A very important condition of the bans in Bulgaria and Romania is the additional

requirement for fishermen to report sturgeon bycatch and release it immediately in the respective river basin, regardless of their state of health. Bycatch remains a large threat for sturgeon species in the Danube and the Black Sea but very little is known about the numbers of fish that are accidentally caught. This change is significant because it will enable more efficient enforcement and help us better understand the volume and circumstances of bycatch. The ban also completely prohibits the use of any fishing equipment specifically used for catching sturgeon, such as ohanas and karmaks

“Extending the ban indefinitely is an important step in sturgeon conservation. But it is not enough. An integrated and fair approach means working with fishing communities from communication, to involvement in conservation activities and alternative solutions to lost income, better law enforcement, proper research and monitoring, maintaining migration routes and last but not least, awareness of sturgeon products consumers in terms of their legality,” said Save Danube Sturgeons Life Natura Project WWF-Romania Coordinator Cristina Munteanu.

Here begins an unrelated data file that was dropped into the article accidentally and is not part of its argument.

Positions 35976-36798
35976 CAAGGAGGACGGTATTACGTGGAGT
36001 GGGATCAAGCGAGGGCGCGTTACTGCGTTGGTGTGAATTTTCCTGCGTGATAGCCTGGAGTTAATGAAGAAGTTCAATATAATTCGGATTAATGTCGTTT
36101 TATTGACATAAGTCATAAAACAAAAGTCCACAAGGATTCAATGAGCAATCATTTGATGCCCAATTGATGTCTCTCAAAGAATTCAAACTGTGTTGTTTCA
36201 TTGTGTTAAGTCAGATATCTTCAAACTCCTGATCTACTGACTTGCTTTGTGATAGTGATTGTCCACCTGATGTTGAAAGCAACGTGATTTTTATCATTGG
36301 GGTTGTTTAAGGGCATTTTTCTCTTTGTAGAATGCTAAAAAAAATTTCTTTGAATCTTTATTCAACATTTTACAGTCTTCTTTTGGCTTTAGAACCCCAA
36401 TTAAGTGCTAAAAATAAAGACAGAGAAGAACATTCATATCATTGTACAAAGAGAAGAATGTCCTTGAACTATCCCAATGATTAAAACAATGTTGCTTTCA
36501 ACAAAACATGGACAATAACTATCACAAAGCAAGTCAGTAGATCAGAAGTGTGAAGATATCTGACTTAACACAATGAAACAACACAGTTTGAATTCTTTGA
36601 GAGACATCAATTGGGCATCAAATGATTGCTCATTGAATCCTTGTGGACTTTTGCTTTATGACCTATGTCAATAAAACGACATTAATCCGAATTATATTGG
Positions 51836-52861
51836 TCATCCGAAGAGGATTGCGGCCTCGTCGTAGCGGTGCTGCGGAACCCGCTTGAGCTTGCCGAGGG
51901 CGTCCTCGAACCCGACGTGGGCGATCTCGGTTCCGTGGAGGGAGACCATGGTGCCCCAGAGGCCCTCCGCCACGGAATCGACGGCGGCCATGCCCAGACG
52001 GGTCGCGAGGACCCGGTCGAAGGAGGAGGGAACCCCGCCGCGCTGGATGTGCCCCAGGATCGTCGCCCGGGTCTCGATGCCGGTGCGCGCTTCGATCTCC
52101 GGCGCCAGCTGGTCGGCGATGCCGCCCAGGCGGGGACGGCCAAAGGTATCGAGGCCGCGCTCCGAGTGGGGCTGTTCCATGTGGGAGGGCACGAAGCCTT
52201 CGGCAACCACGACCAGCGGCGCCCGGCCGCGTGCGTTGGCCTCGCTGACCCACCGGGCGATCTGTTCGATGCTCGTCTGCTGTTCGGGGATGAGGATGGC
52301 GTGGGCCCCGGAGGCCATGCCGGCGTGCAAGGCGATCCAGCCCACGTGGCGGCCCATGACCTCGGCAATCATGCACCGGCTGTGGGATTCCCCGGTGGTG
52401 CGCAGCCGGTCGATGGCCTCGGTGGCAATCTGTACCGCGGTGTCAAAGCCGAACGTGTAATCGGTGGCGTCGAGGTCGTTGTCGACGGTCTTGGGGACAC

WWF Central and Eastern Europe (WWF-CEE) is currently involved in two sturgeon conservation projects tackling sturgeon poaching In Romania. The MEASURES

project aims to create ecological corridors by identifying key habitats and initiating protection measures along the Danube and its main tributaries. MEASURES has also released more than 9,000 baby sturgeon into the Danube.  Sturgeon are further helped through the SWIPE (Successful Wildlife Crime Prosecution in Europe) project, that aims to discourage and ultimately reduce wildlife crime by improving compliance with EU environmental law and increasing the number of successfully prosecuted offences.

WWF appreciates the increasingly strong commitment made by Romania and Bulgaria in taking crucial steps for the survival of sturgeons in the Green Heart of Europe.

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Bucharest prepares for Solar Decathlon Competition in 2023

Cristian Gherasim, Bucharest correspondent



Romania’s capital will preparing for the Solar Decathlon Competition which is an international competition for solar home designs, writes Cristian Gherasim, Bucharest correspondent.

The event was announced following a press conferences held by EFdeN and the Energy Endeavour Foundation, a recent winner of the European Solar Prize, stewarding student research competitions & awareness activities in the fields of social, economic & environmental resource-responsibility.